After the grand (albeit imperfect) presentation of the 10th Mister International in Manila at the end of November 2015, the expectations for the staging of the 11th edition naturally was scaled down a bit, especially since it endured a postponement due to the death of King Bhumibol Adulyadej. Hence the stage setup is spare with a stark black backdrop with singular video screen, a singular five -step platform, and a slightly elongated catwalk. It’s generally spare to the point that it could be considered threadbare. It’s actually a sleek look, but the budgetary constraints are obvious. Clearly this pageant could no way yet answer the gauntlet thrown by the grander production delivered by Mister Supranational last December.
One element they got right was to not subject the contestants to cheesy pageant choreography for the opening unlike that cringeworthy costume dance during the last edition. However, since the opening video did hot show the 35 contestants speaking to the camera, this would have been the perfect opportunity to add live introduction of the contestants in their costumes, but they chose to keep it spare and simply let them parade in their national costumes with voiceover country introduction and that’s it. It resulted in a low-energy, even turgid opening sequence.
After an interlude featuring a Muay Thai demonstration (a welcome element showcasing the host country’s culture), the 35 contestants changed from their national costumes to model fashions from the brand Getz Emperor. It looks like it’s a mix of streetwear and loungewear. The obviously Oriental prints and embroidery on the robes and jackets do spark interest, but in my opinion it clearly pales behind the utterly elegant Francis Libiran formal wear fashion show in the previous edition.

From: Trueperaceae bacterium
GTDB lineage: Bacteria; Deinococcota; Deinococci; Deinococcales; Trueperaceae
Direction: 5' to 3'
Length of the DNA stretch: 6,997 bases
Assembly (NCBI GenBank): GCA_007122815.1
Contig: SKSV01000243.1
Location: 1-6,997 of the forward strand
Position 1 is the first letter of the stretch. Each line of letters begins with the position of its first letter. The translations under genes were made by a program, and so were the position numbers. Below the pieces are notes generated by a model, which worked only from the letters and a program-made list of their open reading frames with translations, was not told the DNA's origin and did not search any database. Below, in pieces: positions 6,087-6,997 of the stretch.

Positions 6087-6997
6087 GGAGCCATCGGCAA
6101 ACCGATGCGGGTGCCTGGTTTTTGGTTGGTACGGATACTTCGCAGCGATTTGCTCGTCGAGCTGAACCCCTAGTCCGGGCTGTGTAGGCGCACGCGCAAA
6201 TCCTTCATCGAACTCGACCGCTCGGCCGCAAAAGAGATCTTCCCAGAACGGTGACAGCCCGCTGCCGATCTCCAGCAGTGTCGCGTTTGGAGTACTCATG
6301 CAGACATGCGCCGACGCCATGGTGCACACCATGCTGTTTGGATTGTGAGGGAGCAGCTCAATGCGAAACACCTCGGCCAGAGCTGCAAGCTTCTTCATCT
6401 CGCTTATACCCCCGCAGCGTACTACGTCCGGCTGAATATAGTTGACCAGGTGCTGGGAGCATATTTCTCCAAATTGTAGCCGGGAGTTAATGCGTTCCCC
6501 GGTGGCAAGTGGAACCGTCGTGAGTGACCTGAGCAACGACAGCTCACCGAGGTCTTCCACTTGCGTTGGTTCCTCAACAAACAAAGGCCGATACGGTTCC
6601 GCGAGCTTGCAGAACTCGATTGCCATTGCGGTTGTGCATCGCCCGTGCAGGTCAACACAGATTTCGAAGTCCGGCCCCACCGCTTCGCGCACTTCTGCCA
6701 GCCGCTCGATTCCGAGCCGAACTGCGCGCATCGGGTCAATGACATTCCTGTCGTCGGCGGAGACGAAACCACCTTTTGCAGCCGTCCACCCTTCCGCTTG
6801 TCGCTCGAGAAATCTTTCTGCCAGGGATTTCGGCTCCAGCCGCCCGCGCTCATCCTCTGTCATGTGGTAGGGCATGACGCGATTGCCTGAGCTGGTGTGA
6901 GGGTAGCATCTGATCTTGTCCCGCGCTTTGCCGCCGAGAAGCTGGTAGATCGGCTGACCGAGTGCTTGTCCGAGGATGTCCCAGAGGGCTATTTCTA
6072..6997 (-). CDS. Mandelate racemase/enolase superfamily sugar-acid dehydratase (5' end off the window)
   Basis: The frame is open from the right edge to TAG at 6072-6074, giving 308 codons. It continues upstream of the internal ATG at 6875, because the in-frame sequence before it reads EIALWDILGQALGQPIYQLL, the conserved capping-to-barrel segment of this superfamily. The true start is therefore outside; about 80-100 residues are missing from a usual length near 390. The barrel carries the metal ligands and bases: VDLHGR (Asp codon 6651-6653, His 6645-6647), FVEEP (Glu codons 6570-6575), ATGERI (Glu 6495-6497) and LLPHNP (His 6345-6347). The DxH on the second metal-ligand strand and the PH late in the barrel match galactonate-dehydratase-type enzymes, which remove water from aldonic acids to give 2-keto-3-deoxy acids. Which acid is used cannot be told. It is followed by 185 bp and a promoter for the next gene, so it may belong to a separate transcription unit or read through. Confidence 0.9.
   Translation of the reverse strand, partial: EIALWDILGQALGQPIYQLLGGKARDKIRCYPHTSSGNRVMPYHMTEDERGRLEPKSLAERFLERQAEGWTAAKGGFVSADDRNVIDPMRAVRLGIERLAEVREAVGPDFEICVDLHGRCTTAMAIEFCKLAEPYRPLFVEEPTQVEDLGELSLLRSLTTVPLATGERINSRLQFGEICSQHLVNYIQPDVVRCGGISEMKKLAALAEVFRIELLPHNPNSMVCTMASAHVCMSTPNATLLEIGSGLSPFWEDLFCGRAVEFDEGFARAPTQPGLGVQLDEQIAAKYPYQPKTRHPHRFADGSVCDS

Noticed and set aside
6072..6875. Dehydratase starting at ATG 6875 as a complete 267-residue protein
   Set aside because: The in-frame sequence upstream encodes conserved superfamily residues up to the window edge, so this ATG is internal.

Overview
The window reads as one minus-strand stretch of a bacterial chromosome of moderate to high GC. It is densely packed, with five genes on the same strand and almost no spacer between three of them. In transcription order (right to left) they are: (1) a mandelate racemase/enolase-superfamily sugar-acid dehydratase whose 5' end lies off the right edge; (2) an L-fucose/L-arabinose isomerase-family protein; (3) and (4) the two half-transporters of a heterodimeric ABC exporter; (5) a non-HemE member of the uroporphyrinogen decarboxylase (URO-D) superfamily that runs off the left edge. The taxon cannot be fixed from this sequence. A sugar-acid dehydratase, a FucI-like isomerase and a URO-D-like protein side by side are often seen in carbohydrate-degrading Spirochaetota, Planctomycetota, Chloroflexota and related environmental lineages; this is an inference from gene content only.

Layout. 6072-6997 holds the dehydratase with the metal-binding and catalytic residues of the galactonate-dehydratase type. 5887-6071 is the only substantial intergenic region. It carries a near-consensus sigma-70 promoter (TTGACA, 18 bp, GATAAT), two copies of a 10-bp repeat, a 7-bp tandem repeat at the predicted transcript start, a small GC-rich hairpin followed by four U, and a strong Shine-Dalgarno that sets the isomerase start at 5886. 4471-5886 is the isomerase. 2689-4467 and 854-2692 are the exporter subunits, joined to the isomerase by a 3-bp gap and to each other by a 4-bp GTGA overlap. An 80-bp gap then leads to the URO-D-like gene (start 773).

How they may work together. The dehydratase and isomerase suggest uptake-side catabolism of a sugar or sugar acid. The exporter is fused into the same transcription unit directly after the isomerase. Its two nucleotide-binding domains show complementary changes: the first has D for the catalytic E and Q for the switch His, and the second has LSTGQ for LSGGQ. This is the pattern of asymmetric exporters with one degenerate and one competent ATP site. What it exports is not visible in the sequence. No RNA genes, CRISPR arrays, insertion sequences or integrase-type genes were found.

I’ll be discussing the rest of the pageant proceedings and competition format as I discuss the Top 16. The event was hosted by Filipino Ryan Tercero who was also the host of the last edition in Manila, this time accompanied by Miss Supranational 2010 4th runner-up Maythavee Burapasing. Although some observers may find Ryan’s fey bombastic style a tad grating, he is a poised, competent host. Now, many pageant fans also found Maythavee’s speaking voice irritating, but the thing is, she can’t help it–remember her first language is Thai, and Thai is a tonal language that makes speakers sound nasal (think Fran Drescher nasal, not French nasal). You can’t force her to modulate her voice when her primary language is set up the way it is. Otherwise she’s an okay host. One thing that is highly welcome is that they don’t constantly read out the sponsors’ names throughout the show–the video screen does all the acknowledgements for them in between sequences, as it should be.
Before I discuss the Top 16, I will discuss two guys who missed the final cut but garnered special awards.
MISTER PHOTOGENIC: PUERTO RICO – Francisco Vergara. He’s a highly regarded contender who at least was granted a consolation by winning this award. His Oriental eyes with his swarthy Latino features, along with his buffed body, do register very well on camera.
BEST IN NATIONAL COSTUME: NEPAL – Rokesh Tandukar. It was already previously announced prior to the finals that he won this award, and it’s a nice touch that during the announcement of the special awards he got a special spotlight as he showcased his costume depicting a devil god. As previously mentioned, his costume featured a mask, so it’s a rare national costume where we don’t see the wearer’s face.